A daily summary of social care stories from the main newspapers

By Clare Jerrom and Alex Dobson.

Damilola ‘gashed himself playing with broken

Damilola Taylor was injured by playing with glass, and not
stabbed to death by teenagers, the Old Bailey heard yesterday.

A man and woman had seen a small boy playing with glass on the
street where the 10-year-old boy was injured shortly before he was
found dying, Courtenay Griffiths QC said, opening the case for Boy
A, one of two 16-year-old brothers accused of Damilola’s

The crown claims Damilola was stabbed in the leg by a gang of
teenagers. Four teenagers were originally charged with his murder
but two have been cleared on the order of the trial judge.

The trial continues.

Source:- The Times Thursday 4 April page 4

£97m claimed from police for asylum

Insurers for the company that runs Yarl’s Wood detention
centre for asylum seekers, Group 4, have claimed £97 million
for February’s riot and fire at the centre.

A Lloyd’s of London syndicate has lodged a claim double
the sum it originally said it would be seeking, with Bedfordshire
police authority. It refers to the Riot Damages Act 1886 where
police can be sued for compensation if they fail to prevent
“riotous or tumultuous” behaviour.

Much of the damage could have been avoided had sprinklers been
fitted at a cost of £350,000.

Up to 25 asylum seekers are still missing, and the 84 remaining
detainees have been transferred to alternative accommodation until
adequate insurance is found.

Source:- The Times Thursday 4 April page 6

BMA identifies pool of refugee doctors living in

More than 500 refugee doctors living in Britain would like to
resume their medical career if they could overcome barriers to
retraining and registration, the British Medical Association said

As the government pursues an expensive campaign to recruit
doctors from the EU, the BMA and the Refugee Council set up a
voluntary register for asylum seeking doctors resident in Britain.
Most of the 545 who put their names down were from Iraq,
Afghanistan and Iran.

The first university training course to help them integrate to
the UK medical system was announced yesterday by the institute of
community health sciences at Queen Mary Hospital, University of

It will prepare 30 refugee doctors for language tests needed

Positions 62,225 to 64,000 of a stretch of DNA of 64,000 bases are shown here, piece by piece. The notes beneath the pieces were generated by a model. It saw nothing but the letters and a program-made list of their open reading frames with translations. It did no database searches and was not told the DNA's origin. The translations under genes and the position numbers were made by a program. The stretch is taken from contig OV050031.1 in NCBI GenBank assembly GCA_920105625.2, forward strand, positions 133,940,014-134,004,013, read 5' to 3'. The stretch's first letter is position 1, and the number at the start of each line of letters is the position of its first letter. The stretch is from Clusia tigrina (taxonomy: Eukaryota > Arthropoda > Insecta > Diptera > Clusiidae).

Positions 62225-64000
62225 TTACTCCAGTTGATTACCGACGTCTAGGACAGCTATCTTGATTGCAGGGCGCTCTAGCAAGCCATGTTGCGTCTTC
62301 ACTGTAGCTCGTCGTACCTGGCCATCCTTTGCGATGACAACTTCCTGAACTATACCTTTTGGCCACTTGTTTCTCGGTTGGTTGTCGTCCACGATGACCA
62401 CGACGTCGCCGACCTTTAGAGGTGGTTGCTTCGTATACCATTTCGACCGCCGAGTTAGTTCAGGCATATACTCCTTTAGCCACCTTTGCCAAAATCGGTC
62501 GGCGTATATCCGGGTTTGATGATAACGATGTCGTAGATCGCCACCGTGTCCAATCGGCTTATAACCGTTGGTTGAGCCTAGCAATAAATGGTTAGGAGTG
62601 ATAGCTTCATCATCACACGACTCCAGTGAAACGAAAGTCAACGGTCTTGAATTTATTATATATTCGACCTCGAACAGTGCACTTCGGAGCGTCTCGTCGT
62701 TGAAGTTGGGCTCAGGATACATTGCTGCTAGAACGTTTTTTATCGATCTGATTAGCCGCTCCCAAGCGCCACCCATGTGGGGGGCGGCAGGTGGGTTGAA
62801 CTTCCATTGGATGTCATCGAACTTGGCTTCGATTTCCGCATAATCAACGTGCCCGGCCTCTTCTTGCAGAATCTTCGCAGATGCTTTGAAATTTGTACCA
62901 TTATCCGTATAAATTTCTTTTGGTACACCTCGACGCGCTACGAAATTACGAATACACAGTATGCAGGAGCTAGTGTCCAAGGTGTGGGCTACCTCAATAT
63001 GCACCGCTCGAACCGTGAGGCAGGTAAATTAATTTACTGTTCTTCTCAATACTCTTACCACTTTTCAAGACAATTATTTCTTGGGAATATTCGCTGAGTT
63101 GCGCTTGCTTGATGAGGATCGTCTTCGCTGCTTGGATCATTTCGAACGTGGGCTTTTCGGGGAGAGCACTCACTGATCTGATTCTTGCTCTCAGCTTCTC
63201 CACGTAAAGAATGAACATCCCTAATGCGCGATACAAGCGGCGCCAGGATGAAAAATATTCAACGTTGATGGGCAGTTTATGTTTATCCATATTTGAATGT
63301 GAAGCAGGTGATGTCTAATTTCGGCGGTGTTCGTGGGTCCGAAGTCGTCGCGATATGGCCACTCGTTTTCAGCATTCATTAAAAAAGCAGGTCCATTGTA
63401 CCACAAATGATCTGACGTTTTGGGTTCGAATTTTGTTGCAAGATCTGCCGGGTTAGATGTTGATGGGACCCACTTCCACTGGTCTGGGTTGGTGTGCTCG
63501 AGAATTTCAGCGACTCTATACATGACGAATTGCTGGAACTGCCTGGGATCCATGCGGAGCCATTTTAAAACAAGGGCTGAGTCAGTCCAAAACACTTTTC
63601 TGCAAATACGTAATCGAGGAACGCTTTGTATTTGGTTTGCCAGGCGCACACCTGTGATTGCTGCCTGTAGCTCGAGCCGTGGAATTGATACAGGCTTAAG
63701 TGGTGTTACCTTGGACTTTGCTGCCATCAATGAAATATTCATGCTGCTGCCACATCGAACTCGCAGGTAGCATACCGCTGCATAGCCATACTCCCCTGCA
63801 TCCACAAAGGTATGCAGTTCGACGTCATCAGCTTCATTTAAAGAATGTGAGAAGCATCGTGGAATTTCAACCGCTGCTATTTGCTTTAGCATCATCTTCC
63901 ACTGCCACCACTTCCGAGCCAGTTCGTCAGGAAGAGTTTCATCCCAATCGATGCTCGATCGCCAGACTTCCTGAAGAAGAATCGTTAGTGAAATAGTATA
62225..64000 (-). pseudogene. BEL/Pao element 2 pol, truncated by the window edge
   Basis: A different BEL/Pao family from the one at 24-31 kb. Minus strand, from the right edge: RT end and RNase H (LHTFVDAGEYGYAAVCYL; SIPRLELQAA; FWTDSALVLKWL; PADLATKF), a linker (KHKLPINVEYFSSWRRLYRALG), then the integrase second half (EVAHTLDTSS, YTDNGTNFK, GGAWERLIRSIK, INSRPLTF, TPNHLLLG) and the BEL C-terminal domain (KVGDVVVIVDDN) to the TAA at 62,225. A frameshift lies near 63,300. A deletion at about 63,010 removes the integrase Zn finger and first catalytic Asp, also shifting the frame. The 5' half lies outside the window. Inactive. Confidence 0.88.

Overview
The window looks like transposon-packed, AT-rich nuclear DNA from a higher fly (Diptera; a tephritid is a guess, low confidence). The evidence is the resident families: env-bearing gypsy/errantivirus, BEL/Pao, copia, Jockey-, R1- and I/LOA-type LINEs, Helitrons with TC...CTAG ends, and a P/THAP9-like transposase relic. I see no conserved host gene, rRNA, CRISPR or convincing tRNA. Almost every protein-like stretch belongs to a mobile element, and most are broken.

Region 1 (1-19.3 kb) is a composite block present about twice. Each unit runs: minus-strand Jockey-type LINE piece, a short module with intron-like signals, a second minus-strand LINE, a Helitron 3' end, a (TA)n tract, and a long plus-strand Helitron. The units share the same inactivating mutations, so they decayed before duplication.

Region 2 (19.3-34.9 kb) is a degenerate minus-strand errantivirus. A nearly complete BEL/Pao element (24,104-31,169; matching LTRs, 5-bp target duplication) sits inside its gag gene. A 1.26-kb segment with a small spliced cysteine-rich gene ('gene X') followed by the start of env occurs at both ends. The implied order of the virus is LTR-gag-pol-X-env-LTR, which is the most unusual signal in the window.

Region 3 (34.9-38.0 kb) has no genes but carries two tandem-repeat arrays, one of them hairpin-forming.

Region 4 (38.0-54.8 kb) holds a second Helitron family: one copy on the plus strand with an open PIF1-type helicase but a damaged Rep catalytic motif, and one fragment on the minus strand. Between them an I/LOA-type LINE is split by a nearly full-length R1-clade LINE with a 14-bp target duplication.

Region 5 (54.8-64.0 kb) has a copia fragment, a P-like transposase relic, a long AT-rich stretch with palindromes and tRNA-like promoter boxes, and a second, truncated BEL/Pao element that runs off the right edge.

before they gain registration with the General Medical Council.

Source:- The Guardian Thursday 4 April page 8

Police stand by five-year trawl for child

Police denied they have wrecked the lives innocent teachers, and
care workers by “trawling” for evidence of child abuse in
children’s homes.

Complaints were lodged by professionals and MPs against the
five-year Operation Rose, that saw nearly 200 people investigated
and just six convicted.

The £5 million inquiry led to 558 claims of assault, rape
and other sexual abuse from 277 residents or former residents of 61
care homes.

Source:- The Guardian Thursday 4 April page 12

New care home rules ‘the final

New rules for care homes were attacked yesterday as “the
psychological final straw” for an industry already suffering from
high costs and low morale.

The Liberal Democrat spokesperson for older people Paul Bustow
said the National Care Standards Commission which started work on
Monday, could also lead to widespread confusion in the care

“The NCSC starts life with great expectations placed on it, but
without the resources to do the job. There is confusion about the
powers it has and what standards it can enforce.”

Source:- Daily Telegraph Thursday 4 April page 11

Boot camps for young offenders ‘were a

Military style camps aimed at deterring young people from
reoffending have been condemned as a failure in an official

Young men who attended an army run detention camp in Essex
committed more serious crimes on their release than those who had
attended a normal institution.

A similar regime at a Prison Service-run unit in Cheshire
reduced reoffending, but only because work placements were

The report concluded: “These regimes (Colchester and Thorn
Cross) certainly did not deter offending by tough “boot camp”

Source:- The Independent Thursday 4 April page

Welsh newspapers

Refusal to fund legal representation for key witnesses
could jeopardise inquiry

Alleged victims of sexual abuse who are due to give evidence in
the first inquiry launched by Welsh children’s commissioner Peter
Clarke will learn today or tomorrow if their plea for legal
representation has been successful.

The Clywch inquiry will look into the activities of alleged
paedophile, John Owen, who taught at a school in South Wales where
the abuse was said to have taken place. He faced criminal charges
of serious sexual offences against four former pupils from the
school, Rhydfelen Comprehensive in Pontypridd, but killed himself
last year just before the trial went ahead.

His alleged victims are withholding evidence from the inquiry
until they get assurances that they will be given legal
representation and that it will be paid for by the commissioner’s
office. Without the eight alleged victims’ input, the inquiry could

Source:- Western Mail Thursday 4 April page 5

We’ll crack it

Police chiefs in South Wales are declaring war on gangland drug
barons. Six major drug gangs are making huge profits in the region
by selling heroin and crack cocaine to children as young as nine,
and they are offering the cheapest drugs in Britain, according to
the police.

The police have announced a zero tolerance campaign against the
dealers in an effort to try to rid communities of the menace of
drug abuse, and drug related crime which they say is gaining a

Source: The Welsh Mirror Thursday April 4 page 2

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